Pry was my best friend. Since I was building this using Sinatra, I also heavily utilized a gem called Tux, which, when you run
bundle exec tux in your console, opens up an interactive environment that's pretty much like the sexy lovechild of Pry and IRB.
Before long, all my tests were passing, and my data was behaving as it should. My app was working!
Unfortunately, it was also ugly as sin.
I wanted Vino to look nice. It was really important to me that even though I had kept it as basic as I could, that it was something I could be proud of. Something I could point to and say "I did that" without embarrassment. I came pretty damn close to succeeding.
To learn how to do this, I followed a tutorial on w3schools.com that walked me through adding BootstrapCDN scripts and building out a basic grid for a social media-style website. I altered the grid somewhat to suit my needs, and started styling. I thought it would be fun to make it look like Facebook, so I wrote the CSS to make it happen, Googling around whenever I ran into an issue.
It may sound easy, but my first attempt was a miserable failure. Bugs were popping up like crazy as I tried to do things like create cards for each wine entry, and whenever I fixed one bug, another would pop up someplace else. It was like the worst game of Whack-A-Mole I had ever played. I was getting so far down the rabbit hole with my changes, I knew I needed to start over. So I ran
git checkout, started a new branch, and began rebuilding the HTML. After a day or two of work, I had a layout that I liked, and that functioned properly.
git checkout master
git merge revised-layout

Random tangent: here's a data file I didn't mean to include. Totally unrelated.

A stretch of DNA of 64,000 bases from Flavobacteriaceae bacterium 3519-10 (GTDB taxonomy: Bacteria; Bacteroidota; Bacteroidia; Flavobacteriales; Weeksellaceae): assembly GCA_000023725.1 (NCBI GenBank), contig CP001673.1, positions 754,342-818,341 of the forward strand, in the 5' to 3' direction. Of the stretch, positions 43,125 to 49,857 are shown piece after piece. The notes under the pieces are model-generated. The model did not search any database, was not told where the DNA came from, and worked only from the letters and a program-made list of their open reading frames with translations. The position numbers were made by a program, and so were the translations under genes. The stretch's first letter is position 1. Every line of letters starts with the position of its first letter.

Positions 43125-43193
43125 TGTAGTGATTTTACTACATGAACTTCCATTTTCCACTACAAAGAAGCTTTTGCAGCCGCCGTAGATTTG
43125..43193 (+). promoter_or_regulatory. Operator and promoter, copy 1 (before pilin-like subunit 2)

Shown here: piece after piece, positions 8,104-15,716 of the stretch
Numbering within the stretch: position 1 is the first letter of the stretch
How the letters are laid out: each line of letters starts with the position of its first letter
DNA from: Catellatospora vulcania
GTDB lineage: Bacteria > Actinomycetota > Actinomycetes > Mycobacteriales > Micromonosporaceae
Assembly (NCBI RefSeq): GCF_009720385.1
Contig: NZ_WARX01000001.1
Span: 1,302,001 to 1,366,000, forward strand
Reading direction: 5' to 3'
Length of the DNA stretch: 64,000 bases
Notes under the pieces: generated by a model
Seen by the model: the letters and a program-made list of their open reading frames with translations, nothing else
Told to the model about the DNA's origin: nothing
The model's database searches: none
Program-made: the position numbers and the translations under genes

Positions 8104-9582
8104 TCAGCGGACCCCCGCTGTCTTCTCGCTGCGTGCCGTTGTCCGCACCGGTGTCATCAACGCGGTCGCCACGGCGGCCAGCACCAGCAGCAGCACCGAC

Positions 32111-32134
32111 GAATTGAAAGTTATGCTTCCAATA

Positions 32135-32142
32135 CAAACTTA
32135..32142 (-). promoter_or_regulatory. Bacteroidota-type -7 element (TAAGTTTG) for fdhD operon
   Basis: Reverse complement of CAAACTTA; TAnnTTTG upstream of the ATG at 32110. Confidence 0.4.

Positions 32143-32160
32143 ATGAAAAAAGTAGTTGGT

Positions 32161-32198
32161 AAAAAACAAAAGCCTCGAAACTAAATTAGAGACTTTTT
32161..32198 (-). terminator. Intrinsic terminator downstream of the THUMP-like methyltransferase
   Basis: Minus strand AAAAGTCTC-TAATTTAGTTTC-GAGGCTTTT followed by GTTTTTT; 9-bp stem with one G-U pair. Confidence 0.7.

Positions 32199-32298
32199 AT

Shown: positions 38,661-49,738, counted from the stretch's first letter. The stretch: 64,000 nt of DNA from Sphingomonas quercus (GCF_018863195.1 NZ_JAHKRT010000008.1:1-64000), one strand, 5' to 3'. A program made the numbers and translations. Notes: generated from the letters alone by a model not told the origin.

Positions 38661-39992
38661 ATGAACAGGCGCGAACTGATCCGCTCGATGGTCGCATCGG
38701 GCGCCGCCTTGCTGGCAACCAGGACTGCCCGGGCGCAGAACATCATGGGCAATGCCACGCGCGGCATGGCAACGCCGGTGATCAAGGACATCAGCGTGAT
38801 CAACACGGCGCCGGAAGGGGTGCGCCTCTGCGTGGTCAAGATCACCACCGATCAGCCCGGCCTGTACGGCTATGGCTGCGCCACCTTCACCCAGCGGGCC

When I was as satisfied as I could be with every little detail, I started refactoring the code. I tried to make it as DRY as I could as I started cutting out lines of code that served a purpose in the beginning, but were unnecessary in the finished product. I tried hard not to repeat myself more than necessary. When I was building, all the HTML and CSS for each view was together in each
.erb file. I moved all the CSS to a stylesheet and as much repeated HTML as I could to a layout. It could definitely be more DRY, but I did as much as my lack of experience would allow. With a sigh of relief, I arrived at the moment when I couldn't think of anything else I needed to do. At least for the time being.
git add .
git commit -m "done."
With a smile, I opened a bottle of wine, poured myself a glass, and sat back ...
... then looked at the label, fired up
shotgun, logged in, and put it in my app.
I'd like to add features like comments which would be a good way to incorporate a many to many, or a has_many through relationship. I would like stricter authentication, flash messages, log in with Facebook OAuth, the list goes on. The next thing I want to do is build a Rails app, so I may rebuild Vino in Rails and add these features.
Programming can sometimes be so frustrating I think about doing something else. And then I build something and remember how much I love it. I hope I always find a way to fall back in love with programming.
If you want, you can check out the GitHub repo.